1. I’ve been thinking about that a lot, about how we can’t cover sports right now, or ever, as an individual and separate thing because sports are the gift we get for making our society as just and fair as possible. Right now, we’re seeing that multiplied a hundred times, because you have athletes who are feeling the urgency and have the power to come out and say what they believe politically. ESPN was saying just a few years ago that they wouldn’t cover politics at all. Now there’s no choice there. It’s been made really clear by the athletes, the people who play the sports, that they don’t want that distinction there themselves. So, who are we to decide that it must be imposed?

      Or cooking, members of the NYT Cooking Club cough or singing, members of Eric Whitacre's Virtual Choirs ...

    1. Food should be a vehicle for social justice, but oftentimes when we have panel conversations and conferences, nothing comes out of it because there aren't any implementation resources. People have this enlightened conversation, but then they leave. How do we actively combat that?

      Even when we want to do better, we still have to come up with action items and then figure out how to implement them in a sustainable manner.

  15. Aug 2020
  16. Jul 2020
  17. Jun 2020
  18. Apr 2020
  19. Feb 2020
    1. Though the presence of conflict in socially just design may seem like an impediment, it is actually a healthy sign that a project is tackling topics worthy of debate. This is especially true for marginalized people, who have “interests in asking questions [about power, oppression, and inequality], and dominant groups have interests in not hearing them” [3].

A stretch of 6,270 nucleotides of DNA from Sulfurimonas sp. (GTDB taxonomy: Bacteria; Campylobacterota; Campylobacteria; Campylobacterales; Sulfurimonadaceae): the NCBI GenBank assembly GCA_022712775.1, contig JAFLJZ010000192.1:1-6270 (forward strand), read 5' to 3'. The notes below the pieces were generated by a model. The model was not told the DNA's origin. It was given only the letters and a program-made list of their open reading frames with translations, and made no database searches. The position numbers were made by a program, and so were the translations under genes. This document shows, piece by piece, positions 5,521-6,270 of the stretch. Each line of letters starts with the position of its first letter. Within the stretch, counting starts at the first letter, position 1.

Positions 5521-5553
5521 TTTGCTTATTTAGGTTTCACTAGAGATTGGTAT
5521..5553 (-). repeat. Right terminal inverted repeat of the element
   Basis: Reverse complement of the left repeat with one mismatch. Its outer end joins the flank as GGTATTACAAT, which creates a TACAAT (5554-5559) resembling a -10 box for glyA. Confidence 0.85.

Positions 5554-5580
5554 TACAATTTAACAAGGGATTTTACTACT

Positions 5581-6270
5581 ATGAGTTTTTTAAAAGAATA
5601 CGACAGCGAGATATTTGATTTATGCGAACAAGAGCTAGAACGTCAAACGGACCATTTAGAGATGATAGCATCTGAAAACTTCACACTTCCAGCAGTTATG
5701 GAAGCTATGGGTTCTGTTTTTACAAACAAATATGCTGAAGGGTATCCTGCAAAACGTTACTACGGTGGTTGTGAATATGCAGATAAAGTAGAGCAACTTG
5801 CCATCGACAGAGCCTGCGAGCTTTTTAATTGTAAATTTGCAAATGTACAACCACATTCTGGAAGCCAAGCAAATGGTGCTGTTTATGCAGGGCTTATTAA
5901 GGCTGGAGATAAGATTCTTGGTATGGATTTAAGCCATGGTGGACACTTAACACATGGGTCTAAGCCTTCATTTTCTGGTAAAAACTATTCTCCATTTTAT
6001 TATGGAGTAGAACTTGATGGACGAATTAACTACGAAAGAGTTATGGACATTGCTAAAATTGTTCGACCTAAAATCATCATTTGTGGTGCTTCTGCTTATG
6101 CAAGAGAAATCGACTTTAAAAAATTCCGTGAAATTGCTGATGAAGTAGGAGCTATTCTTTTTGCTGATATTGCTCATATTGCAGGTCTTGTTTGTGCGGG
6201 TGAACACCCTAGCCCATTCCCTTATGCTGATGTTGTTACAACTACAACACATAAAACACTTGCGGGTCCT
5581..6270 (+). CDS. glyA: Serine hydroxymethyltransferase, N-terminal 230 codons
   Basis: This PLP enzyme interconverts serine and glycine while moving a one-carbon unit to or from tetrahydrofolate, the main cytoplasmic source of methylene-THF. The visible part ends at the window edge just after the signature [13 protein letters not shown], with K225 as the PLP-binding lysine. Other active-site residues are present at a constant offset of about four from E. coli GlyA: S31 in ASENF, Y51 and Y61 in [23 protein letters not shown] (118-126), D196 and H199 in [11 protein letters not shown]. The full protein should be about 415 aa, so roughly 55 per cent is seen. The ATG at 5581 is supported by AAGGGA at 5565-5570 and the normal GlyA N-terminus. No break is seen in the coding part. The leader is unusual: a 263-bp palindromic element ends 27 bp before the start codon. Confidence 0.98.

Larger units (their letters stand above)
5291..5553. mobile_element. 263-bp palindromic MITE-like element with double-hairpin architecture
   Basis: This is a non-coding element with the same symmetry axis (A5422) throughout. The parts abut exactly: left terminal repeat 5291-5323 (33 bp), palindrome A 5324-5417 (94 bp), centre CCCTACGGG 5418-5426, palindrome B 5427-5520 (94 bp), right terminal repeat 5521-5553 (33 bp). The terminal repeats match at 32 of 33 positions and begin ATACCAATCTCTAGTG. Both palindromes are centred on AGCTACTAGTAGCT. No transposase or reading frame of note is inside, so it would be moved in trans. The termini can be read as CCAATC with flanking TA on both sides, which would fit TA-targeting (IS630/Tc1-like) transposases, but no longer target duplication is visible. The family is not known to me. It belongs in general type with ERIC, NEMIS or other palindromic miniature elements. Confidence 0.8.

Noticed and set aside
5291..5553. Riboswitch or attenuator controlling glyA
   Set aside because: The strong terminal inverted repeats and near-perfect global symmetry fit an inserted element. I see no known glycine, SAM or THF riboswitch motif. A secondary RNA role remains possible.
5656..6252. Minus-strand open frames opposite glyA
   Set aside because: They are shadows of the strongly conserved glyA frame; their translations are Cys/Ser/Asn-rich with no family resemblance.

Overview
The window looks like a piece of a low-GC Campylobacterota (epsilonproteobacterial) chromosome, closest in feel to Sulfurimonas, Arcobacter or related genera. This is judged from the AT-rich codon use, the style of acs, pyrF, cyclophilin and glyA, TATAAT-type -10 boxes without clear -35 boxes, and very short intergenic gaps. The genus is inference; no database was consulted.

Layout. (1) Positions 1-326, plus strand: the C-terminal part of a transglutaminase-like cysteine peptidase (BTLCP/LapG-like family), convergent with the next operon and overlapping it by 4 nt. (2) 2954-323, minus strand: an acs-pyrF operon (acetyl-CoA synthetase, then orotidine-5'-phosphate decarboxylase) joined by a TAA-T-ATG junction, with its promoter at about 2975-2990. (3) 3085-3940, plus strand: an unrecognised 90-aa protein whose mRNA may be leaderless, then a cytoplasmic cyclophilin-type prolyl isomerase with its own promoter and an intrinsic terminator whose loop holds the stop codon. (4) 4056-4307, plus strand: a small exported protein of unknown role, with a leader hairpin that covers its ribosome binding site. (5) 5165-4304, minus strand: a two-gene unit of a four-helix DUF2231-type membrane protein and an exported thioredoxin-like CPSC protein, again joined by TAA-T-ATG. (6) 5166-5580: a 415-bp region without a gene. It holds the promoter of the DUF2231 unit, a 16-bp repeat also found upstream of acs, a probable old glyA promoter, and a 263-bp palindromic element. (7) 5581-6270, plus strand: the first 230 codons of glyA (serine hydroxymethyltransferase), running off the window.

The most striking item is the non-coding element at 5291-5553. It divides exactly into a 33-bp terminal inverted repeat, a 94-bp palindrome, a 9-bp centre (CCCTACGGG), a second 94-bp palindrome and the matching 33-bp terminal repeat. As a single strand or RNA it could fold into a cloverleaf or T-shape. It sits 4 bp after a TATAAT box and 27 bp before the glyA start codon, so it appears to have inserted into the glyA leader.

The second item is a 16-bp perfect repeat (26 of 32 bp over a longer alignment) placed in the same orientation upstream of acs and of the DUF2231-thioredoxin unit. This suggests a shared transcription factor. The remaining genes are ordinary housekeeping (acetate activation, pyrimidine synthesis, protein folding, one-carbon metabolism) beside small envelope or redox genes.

conflict is a healthy sign that project is tackling topics worthy of debate.

  20. Oct 2019
  21. Sep 2019
  22. Aug 2019
    1. Social justice education does not merely examine difference or diversity but pays careful attention to the systems of power and privilege that give rise to social inequality, and encourages students to critically examine oppression on institutional, cultural, and individual levels in search of opportunities for social action in the service of social change.
    2. include student empowerment, the equitable distribution of resources and social responsibility, and her processes to include democracy, a student-centered focus, dialogue, and an analysis of power.

      social

  23. Mar 2019
    1. This aspect has led some to claim practitioner research shares many qualities of social movements (e.g., Campano, 2009; Cochran-Smith & Lytle, 2009).
    2. For literacy educators, consciousness of inequality is only the starting point for resistance, a basis for asking more immediatequestions: What happenswhen literacy classrooms are sites of activism? How do teachers work within and against the systems they are a part of to disrupt or challenge ideologies of social reproduction through the literacy curriculum? How does this involve more capacious understandings of the literate practices students bring to schools? What are the challenges teacher activists face when they strive to work within and against an educational system that is structured around normal curve ideologies? How might we re-envision the variance of student potentials, in a way that is not organized around a hierarchy of academic ability or essentialized notions of intelligence?